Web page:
During the last six years, more than 300 symbols of the Confederacy and white supremacy have been taken down, while some 2000 still stand, according to the Southern Poverty Law Centre.
“He went more quietly than some of the others did,” said Melody Barnes, who is black and lives on Monument Avenue near the circle where Lee had stood.
Moments after the statue came off its base, JaPharii Jones, the head of BLM 757, broke through the barricades and ran around the traffic circle carrying a Black Lives Matter flag. Capitol Police quickly descended on the metal barricades to prevent more people from breaking through.
State Senator Jennifer McClellan, D-Richmond, had just dropped her children at school and rushed to the site when she heard cheers go up. She ran to see, and a few minutes later, dripping with sweat, McClellan- who is black – fought back tears.
“I keep thinking about when this statue went up, John Mitchell said […] it’ll be a black man that takes it down,” McClellan said, referring to a legendary black newspaper editor from the Jim Crow era. “And then I saw the contractor take a picture in front of it,” she said, gesturing to Devon Henry, who is black and oversaw the tricky logistical effort. “I think the healing can begin.”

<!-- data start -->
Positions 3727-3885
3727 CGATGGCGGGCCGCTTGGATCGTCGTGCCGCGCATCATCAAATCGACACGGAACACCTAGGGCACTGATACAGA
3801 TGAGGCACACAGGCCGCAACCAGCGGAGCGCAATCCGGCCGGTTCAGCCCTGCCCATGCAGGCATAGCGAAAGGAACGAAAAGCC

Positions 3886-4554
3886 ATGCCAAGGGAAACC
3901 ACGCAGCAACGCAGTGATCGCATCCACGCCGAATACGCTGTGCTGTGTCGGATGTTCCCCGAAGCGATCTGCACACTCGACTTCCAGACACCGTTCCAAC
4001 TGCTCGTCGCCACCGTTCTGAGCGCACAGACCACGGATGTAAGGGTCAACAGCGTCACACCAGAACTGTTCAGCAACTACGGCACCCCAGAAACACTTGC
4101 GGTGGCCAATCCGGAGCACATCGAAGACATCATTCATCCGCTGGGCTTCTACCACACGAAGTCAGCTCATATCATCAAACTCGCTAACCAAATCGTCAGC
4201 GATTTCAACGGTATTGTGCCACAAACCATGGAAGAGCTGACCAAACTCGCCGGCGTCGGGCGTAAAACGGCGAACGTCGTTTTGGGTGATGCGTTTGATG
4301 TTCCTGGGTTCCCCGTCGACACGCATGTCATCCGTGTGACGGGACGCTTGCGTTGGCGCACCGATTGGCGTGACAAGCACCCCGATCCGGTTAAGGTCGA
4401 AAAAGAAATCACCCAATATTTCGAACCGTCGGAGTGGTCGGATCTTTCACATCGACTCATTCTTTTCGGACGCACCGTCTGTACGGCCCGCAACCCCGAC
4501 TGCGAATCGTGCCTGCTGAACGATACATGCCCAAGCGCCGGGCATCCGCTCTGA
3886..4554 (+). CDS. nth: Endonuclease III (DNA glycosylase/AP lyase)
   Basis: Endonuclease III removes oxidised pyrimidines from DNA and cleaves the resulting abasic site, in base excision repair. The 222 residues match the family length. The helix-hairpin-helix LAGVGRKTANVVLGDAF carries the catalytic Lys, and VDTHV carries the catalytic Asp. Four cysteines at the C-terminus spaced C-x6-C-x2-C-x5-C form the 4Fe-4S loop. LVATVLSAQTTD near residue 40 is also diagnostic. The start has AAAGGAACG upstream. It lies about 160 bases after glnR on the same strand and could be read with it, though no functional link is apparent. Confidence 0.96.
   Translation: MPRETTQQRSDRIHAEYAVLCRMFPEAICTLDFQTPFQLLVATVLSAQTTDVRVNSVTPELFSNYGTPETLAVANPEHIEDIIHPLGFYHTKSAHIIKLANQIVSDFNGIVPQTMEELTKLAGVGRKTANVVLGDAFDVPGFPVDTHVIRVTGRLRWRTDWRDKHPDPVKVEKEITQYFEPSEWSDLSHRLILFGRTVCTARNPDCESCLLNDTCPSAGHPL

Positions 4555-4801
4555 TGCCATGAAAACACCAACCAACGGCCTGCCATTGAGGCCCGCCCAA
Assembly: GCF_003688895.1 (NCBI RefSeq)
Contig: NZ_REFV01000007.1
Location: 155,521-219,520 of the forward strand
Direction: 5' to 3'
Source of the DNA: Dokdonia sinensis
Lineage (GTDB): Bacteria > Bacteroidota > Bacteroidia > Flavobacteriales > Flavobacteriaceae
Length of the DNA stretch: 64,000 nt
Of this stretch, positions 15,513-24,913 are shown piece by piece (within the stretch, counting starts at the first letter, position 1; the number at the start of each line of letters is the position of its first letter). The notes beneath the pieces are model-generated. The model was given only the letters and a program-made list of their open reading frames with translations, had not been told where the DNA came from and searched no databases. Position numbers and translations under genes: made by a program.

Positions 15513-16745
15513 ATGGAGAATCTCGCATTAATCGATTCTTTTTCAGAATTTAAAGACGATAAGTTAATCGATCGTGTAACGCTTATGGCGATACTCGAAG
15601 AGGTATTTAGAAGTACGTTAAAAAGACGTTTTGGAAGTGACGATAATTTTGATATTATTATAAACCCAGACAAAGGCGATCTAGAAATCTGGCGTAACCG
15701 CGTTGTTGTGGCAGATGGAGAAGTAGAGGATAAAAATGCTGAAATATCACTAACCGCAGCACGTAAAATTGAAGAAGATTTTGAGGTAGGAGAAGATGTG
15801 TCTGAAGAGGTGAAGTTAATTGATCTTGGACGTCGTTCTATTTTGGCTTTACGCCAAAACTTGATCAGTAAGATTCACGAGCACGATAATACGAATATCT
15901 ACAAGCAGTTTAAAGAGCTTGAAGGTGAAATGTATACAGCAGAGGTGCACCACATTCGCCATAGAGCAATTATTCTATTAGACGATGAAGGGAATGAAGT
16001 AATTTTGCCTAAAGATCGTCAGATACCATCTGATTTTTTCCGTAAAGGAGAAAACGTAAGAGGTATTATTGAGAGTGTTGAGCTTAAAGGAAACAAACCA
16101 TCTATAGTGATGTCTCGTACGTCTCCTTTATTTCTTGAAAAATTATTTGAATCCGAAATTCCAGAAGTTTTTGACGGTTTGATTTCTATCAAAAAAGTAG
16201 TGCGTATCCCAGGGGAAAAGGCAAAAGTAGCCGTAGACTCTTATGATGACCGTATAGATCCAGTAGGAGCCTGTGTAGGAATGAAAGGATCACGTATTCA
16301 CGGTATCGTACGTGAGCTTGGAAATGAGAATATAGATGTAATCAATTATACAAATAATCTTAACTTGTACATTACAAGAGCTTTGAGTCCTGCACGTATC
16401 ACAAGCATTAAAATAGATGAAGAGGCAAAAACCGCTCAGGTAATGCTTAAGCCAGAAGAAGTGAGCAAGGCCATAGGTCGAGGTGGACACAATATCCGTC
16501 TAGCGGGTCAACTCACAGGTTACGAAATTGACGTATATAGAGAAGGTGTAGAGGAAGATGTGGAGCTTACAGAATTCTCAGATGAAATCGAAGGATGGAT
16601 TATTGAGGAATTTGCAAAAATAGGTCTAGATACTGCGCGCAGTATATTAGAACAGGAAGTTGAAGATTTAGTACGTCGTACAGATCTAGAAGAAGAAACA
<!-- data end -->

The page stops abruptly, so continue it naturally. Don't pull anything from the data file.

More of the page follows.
Henry, 43, faced death threats after his company’s role in removing Richmond’s other Confederate statues was made public last year, the Associated Press reported.
He said this was the 21st Confederate memorial he has taken down since last northern summer. It went quickly, he said, because his crew had a year to study images and had gained enormous experience removing others.
He, too, thought about the words of John Mitchell, he said. “That quote’s been sticking with me a long while, as I was going through planning this thing,” Henry said. “It’s definitely extremely meaningful.”
But after all the planning, and with so much at stake, his first reaction was simple: “I’m relieved,” he said.
On Thursday, workers were due to remove plaques from the monument’s base and replace a time capsule believed to be at the site with a new one. The base will remain in place as the community reimagines Monument Avenue.
Last Thursday, the Virginia Supreme Court unanimously ruled in two cases that Northam could remove the statue. In 2020, the removal was challenged by nearby residents and a descendant of the family who transferred ownership of the statue to the state.
Reuters, The Washington Post